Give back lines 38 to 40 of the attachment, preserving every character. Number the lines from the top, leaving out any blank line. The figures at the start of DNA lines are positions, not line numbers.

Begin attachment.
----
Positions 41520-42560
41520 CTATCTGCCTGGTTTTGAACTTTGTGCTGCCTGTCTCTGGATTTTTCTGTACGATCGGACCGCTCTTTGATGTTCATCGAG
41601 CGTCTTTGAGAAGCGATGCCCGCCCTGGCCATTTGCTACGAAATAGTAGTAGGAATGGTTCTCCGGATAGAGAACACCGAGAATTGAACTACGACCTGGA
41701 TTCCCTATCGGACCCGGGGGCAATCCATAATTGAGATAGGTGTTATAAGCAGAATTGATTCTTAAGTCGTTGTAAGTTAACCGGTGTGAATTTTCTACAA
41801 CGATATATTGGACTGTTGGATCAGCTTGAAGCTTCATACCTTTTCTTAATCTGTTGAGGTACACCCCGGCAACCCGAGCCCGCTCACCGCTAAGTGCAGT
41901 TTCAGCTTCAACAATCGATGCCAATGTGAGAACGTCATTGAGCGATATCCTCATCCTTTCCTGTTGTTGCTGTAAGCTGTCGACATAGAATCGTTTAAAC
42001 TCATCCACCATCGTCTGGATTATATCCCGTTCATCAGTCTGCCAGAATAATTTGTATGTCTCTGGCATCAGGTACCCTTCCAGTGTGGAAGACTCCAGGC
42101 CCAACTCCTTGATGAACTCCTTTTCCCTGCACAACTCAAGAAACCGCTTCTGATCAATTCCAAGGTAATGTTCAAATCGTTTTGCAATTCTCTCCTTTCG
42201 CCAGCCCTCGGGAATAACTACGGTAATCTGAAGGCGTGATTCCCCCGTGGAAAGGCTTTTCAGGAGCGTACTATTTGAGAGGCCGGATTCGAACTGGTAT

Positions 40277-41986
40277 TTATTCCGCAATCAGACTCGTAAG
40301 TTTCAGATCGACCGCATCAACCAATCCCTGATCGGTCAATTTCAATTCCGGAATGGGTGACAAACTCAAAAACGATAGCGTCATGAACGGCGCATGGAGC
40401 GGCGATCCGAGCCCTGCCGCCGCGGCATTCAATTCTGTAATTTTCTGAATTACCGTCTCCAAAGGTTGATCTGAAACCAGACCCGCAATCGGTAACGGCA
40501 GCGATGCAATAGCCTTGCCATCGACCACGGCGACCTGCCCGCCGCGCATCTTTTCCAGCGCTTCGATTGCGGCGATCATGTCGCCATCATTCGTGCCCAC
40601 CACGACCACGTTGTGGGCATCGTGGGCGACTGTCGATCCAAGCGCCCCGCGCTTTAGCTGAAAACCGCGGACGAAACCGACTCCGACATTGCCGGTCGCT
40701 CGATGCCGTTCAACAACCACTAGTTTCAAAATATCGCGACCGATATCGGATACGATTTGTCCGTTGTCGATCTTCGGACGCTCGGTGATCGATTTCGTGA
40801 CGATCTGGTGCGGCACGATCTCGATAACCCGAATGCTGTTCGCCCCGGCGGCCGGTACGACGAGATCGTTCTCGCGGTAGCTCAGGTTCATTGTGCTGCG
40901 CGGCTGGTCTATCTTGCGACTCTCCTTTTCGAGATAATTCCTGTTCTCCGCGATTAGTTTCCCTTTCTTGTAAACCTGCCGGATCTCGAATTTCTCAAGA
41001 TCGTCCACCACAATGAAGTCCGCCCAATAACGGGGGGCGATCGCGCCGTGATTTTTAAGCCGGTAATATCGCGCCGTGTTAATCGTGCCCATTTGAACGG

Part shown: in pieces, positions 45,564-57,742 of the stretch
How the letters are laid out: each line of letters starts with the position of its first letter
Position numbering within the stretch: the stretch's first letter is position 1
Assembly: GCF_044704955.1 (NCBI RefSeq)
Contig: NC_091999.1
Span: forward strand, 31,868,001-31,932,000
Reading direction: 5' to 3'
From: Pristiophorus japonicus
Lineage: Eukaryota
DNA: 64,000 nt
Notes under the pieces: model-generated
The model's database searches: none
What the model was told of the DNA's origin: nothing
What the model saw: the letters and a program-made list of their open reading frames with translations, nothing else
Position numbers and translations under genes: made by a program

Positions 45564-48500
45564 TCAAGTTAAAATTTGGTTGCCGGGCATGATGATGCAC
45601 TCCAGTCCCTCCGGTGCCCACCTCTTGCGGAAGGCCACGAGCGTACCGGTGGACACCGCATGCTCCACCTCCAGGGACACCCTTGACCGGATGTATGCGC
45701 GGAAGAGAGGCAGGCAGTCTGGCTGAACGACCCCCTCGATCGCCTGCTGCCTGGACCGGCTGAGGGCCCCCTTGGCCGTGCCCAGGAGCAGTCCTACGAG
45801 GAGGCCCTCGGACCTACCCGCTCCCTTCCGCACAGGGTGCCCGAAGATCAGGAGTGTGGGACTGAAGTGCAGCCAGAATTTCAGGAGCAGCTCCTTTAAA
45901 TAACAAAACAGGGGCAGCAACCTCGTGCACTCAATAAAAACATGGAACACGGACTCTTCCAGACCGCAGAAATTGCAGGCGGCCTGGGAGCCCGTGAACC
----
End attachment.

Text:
45701 GGAAGAGAGGCAGGCAGTCTGGCTGAACGACCCCCTCGATCGCCTGCTGCCTGGACCGGCTGAGGGCCCCCTTGGCCGTGCCCAGGAGCAGTCCTACGAG
45801 GAGGCCCTCGGACCTACCCGCTCCCTTCCGCACAGGGTGCCCGAAGATCAGGAGTGTGGGACTGAAGTGCAGCCAGAATTTCAGGAGCAGCTCCTTTAAA
45901 TAACAAAACAGGGGCAGCAACCTCGTGCACTCAATAAAAACATGGAACACGGACTCTTCCAGACCGCAGAAATTGCAGGCGGCCTGGGAGCCCGTGAACC